Is your Business Website Lonely?
Simply having a website is not enough to generate traffic anymore. You must promote your site as much as possible to encourage people to visit your website. It’s similar to throwing a party but forgetting to invite anyone. You can pour the drinks and lay out the nachos, but if nobody knows about the party, you’ll have a pretty lonely evening
To beat the loneliness that some businesses feel online, here are 3 low cost tips to draw some people to your website:
Write about your Topic: What is your website about? What are you selling? Whatever it is, you should be able to come up with a few ideas for articles that will be of interest to your audience and will establish your credibility in the field. By writing short 500-word articles and circulating them on the Internet, you’ll pick up some free traffic to your website. You accomplish this by remembering to add a resource box, or a byline at the end of your article. It might read something like “Joe Smith is the owner of www.bestplumbinginventionever.com where he offers his revolutionary new plumbing products for sale”. The article in this case probably had something to do with a challenge facing the plumbing profession, hence the readers were mostly plumbers. Joe essentially gets a free advertisement in his byline that is attached to his informative article.
There are a number of great sites online that will post your articles at no charge for others to read. Some of the best include:
Exchange Links: Links from other websites can be a substantial source of web traffic for your site. Not only will the links generate traffic for you, but inbound links are one of the key factors evaluated by search engines in determining the ranking of your website. The key to linking is to go for quality, not quantity. Most search engines are now evaluating websites based on their relevant inbound links, meaning that a link from a webpage that has nothing to do with your business (i.e. a pool table company that links to your pet nutrition website) won’t do you much good. The best approach is to locate related businesses who are not competitors and approach them with an offer to link to their site in exchange for a link from yours. A good example would be a pool table company that links to a website belonging to a website about party games or pub games. The topics are related, but the sites are not likely in competition with one another.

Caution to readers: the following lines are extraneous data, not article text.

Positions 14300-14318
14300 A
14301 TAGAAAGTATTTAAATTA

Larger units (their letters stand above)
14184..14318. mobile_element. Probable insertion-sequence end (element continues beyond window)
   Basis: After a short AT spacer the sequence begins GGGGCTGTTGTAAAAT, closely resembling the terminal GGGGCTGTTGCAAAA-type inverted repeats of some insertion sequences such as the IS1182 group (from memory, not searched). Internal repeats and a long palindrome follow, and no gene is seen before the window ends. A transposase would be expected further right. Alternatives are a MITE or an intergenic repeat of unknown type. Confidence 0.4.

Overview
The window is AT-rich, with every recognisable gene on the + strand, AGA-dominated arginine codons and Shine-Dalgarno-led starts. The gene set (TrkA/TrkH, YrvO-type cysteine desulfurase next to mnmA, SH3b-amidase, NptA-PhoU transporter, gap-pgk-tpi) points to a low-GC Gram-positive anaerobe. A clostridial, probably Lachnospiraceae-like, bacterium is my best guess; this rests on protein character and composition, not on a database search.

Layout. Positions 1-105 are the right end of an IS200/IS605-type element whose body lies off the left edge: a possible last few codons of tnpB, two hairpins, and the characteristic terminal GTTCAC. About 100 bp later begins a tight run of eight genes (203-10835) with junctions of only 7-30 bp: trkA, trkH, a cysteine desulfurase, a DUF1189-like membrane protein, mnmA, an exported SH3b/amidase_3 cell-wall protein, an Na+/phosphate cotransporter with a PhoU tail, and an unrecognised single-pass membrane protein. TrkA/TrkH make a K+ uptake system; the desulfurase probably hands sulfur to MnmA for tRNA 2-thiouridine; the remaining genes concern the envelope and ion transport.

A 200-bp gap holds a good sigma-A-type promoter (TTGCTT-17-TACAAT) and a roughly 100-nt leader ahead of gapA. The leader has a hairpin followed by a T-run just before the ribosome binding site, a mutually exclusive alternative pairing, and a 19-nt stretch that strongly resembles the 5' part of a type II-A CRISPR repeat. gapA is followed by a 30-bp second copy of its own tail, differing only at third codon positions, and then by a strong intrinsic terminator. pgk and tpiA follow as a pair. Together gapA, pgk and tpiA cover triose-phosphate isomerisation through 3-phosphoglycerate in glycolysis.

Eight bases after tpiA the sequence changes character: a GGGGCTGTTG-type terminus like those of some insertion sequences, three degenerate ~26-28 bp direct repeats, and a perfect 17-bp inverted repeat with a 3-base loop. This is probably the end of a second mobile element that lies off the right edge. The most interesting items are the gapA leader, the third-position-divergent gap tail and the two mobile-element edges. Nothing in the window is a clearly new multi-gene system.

Study your Competitors : Do a quick search on Google (the web’s number 1 search engine) for a common search term applicable to your business. For example, a pool table company should search for “pool table sales”. Now look at the top 10 results. Your objective is to determine what these companies are doing to be successful in gaining such a high ranking in a Google search. Read their website thoroughly. Are they posting articles on other websites? If so, find out which ones so you can evaluate the possibility of posting your articles there as well. What about inbound links? Who is linking to your competitors? (you can find this out by typing “link:www.yourcompetitorsname.com”). Why are these sites linking to your competition? Can you get a link from these sites as well? By studying the key success factors of high ranking sites in your industry, you’ll unlock some great leads for you to investigate in the quest to drive your site up to the top of the search engine ladder.
Through informative article writing, inbound link building, and an analysis of competing websites, you can beat that lonely feeling you get when nobody visits your website. Keep working at raising your online profile and maybe next time you throw a party, the whole neighborhood will show up!
Will Dylan is the Author of “Small Business Big Marketing” a powerful e-book for small businesses available through his website www.marketingyoursmallbusiness.com . Will also offers article and news release writing services. You can contact Will at firstname.lastname@example.org